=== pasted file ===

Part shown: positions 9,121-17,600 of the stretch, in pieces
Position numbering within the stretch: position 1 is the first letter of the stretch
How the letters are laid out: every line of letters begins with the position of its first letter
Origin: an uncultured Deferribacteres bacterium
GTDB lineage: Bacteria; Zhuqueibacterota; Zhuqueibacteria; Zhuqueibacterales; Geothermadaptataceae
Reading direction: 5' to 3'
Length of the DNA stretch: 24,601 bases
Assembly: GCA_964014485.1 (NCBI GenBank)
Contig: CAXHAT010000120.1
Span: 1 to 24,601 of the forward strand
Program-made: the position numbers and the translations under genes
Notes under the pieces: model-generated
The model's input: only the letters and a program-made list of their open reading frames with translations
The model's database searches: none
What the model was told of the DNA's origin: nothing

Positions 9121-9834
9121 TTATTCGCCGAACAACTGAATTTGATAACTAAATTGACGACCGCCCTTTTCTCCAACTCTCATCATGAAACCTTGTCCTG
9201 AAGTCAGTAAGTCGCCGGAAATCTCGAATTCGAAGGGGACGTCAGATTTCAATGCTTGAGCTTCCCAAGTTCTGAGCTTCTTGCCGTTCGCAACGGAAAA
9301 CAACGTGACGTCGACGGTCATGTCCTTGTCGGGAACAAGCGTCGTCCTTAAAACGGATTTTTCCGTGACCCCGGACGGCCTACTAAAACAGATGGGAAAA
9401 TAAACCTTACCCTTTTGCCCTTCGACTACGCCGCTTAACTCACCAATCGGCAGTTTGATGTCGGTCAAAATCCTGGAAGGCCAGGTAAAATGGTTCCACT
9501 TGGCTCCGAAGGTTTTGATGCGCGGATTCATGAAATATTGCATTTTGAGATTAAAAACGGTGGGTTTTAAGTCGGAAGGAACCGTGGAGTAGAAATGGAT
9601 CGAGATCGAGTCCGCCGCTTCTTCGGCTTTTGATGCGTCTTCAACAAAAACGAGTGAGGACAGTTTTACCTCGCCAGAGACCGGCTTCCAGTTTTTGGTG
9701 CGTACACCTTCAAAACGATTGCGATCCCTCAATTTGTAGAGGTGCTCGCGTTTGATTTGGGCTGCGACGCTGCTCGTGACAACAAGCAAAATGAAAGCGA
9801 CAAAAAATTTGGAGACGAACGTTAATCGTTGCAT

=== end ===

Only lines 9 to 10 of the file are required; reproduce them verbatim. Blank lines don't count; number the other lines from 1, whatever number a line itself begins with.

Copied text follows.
Contig: CAXHAT010000120.1
Span: 1 to 24,601 of the forward strand